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Creditors Voluntary Liquidation [CVL]
A CVL is used where the directors decide an insolvent company should no longer continue trading and should be wound up. We can advise you about the decision to cease trading and the implications for employees and for the directors. We’ll prepare all the documentation required as well as being there to deal with all your queries and concerns. Companies with assets may not require any up-front fees to undertake a Creditors Voluntary Liquidation. If you have any queries or need an appointment (at our offices in York or elsewhere) please call us, email us or fill out the form on the contact page.
Why enter a CVL?
A Creditors Voluntary Liquidation is often appropriate where a company is insolvent and cannot pay its debts when they are due. In a CVL a liquidator is appointed to liquidate all the company’s assets and, where possible, to distribute the funds realised between the creditors in proportion to their claims. Before initiating a Creditors Voluntary Liquidation it will be important to verify that the CVL is necessary and that it is the best available option. We can help with this assessment. Contact us for a free, no obligation consultation. This can be done on the phone, by video call or face-to-face.
Implementing a CVL
Once it has been established a Creditors Voluntary Liquidation is the best option for your company we can quickly move to get the CVL underway.
a) Planning. Before starting work we will need to get a feel for the business in order to establish the scope of work required and to identify the most likely issues. [This may have been covered in sufficient detail in previous discussions to evaluate the possible options.]
b) Engagement. Once the scope of work has been established we will issue a formal engagement letter for the board’s approval. We will also need to be able to verify the identity of the company’s controlling directors and shareholders. A bill may also be raised to cover work and disbursements up to the date of liquidation though sometimes payment can be deferred.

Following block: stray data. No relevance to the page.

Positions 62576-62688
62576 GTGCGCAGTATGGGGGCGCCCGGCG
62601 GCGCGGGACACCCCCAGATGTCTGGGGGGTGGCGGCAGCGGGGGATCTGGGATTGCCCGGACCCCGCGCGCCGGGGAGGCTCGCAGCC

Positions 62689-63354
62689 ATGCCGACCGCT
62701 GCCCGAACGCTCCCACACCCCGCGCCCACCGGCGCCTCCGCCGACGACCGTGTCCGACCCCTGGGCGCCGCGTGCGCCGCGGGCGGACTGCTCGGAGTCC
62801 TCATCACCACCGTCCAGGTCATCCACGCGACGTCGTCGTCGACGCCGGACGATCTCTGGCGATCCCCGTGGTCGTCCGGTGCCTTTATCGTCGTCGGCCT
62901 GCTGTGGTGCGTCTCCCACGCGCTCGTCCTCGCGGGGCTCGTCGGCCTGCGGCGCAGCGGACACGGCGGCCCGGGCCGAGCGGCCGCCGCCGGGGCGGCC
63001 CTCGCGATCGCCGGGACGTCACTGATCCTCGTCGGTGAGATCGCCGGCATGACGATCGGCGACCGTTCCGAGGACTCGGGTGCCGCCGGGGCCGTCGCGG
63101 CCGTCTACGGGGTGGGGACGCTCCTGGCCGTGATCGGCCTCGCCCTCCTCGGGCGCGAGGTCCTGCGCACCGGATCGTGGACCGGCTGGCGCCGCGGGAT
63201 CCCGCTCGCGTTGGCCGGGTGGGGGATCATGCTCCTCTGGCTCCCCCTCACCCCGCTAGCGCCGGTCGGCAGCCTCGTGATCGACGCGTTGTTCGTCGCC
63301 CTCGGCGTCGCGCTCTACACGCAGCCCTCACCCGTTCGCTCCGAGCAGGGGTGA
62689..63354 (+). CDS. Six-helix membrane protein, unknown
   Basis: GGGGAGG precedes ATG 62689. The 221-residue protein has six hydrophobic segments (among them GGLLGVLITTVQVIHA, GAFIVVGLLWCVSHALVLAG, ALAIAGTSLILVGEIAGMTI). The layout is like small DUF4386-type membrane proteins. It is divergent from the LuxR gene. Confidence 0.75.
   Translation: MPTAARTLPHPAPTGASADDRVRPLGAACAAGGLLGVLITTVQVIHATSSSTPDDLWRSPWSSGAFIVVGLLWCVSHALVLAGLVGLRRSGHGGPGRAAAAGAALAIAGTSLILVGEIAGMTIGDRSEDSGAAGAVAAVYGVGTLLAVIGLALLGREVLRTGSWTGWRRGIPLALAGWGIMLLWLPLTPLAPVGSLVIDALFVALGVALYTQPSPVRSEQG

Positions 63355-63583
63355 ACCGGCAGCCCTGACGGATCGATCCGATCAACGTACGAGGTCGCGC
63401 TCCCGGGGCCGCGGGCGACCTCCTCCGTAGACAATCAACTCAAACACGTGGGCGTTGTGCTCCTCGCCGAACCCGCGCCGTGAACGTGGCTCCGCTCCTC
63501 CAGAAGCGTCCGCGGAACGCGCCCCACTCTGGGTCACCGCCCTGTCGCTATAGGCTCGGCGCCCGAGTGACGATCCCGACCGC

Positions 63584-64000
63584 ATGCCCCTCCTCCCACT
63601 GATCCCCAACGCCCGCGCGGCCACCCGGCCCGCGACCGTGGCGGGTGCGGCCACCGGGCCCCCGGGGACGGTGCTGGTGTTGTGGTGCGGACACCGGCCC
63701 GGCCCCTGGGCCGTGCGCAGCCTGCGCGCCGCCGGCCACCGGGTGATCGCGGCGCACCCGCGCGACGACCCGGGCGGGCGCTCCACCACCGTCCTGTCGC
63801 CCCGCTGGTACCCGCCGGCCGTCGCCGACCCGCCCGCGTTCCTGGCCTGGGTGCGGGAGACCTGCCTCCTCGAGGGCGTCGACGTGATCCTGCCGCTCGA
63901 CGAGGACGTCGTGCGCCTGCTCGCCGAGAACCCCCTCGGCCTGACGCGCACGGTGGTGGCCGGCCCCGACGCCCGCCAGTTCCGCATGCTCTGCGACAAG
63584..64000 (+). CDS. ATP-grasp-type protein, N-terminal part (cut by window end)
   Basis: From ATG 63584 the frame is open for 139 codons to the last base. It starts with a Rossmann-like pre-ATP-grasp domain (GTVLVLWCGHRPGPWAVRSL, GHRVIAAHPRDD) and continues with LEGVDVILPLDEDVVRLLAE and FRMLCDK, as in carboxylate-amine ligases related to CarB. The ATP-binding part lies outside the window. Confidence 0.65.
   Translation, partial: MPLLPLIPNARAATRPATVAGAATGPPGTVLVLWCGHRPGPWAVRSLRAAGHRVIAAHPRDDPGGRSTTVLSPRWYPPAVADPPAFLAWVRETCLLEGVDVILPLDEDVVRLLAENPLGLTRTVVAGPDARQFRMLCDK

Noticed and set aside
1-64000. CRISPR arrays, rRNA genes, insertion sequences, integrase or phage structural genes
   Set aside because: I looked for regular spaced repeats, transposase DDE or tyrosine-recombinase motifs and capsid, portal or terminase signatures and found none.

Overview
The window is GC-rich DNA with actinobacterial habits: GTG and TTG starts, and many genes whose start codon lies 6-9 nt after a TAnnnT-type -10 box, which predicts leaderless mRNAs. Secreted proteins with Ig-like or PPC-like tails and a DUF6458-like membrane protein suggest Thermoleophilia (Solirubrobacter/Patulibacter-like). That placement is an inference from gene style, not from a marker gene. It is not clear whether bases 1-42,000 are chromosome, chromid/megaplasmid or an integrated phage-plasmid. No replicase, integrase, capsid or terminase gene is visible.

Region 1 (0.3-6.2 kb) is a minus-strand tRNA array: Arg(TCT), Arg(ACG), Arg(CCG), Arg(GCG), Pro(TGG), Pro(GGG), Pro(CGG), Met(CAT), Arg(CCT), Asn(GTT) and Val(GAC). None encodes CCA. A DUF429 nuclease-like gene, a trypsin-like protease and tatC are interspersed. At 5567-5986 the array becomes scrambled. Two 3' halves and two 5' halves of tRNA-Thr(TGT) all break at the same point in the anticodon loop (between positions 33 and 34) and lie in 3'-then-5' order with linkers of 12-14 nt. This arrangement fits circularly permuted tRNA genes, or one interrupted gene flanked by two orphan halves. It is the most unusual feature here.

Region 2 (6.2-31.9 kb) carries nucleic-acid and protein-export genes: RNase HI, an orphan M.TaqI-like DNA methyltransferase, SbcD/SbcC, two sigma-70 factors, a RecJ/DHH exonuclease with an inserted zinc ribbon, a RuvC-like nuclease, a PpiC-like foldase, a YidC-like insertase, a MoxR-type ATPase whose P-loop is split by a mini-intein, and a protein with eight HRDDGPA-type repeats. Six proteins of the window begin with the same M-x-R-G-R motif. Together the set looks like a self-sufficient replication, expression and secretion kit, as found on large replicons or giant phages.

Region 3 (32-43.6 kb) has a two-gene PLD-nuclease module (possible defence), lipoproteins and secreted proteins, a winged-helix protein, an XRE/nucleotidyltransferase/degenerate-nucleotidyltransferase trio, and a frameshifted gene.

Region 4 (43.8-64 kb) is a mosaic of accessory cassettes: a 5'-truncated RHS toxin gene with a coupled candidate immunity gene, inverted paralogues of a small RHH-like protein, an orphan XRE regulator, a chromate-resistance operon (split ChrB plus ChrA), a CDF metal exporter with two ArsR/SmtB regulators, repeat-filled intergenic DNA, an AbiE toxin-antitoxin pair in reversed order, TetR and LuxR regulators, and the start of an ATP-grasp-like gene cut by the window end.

c) Information required. We will need details of all creditors (amounts owed, addresses, references). The accounting records will normally need to be made available too. The directors, with our assistance, will need to prepare a Statement of the Affairs of the company (a financial snapshot) as well as a summary of its trading history for circulation to the creditors.
d) Initiation. Both the board and the shareholders will need to approve any decision to put the company into CVL. Notice will be given to the creditors that, as from a specified date (usually around a week later) a liquidator from this firm will be appointed to the company. (Creditors do though have the right to choose another liquidator instead.) The notice will also be advertised in the London Gazette.
What does a CVL cost?
Fees vary depending on the amount of work required. As the company is insolvent the costs of the Creditors Voluntary Liquidation will effectively be paid by the creditors. However, if the assets of the company are not sufficient to cover the expected costs of the liquidation the fees may need to be paid by a shareholder/director if the CVL is to proceed. Where there is doubt about the sufficiency of the assets we may seek a deposit from a shareholder/director which can be kept separately from liquidation funds and refunded in full or in part if asset realisations turn out to be enough to cover CVL costs.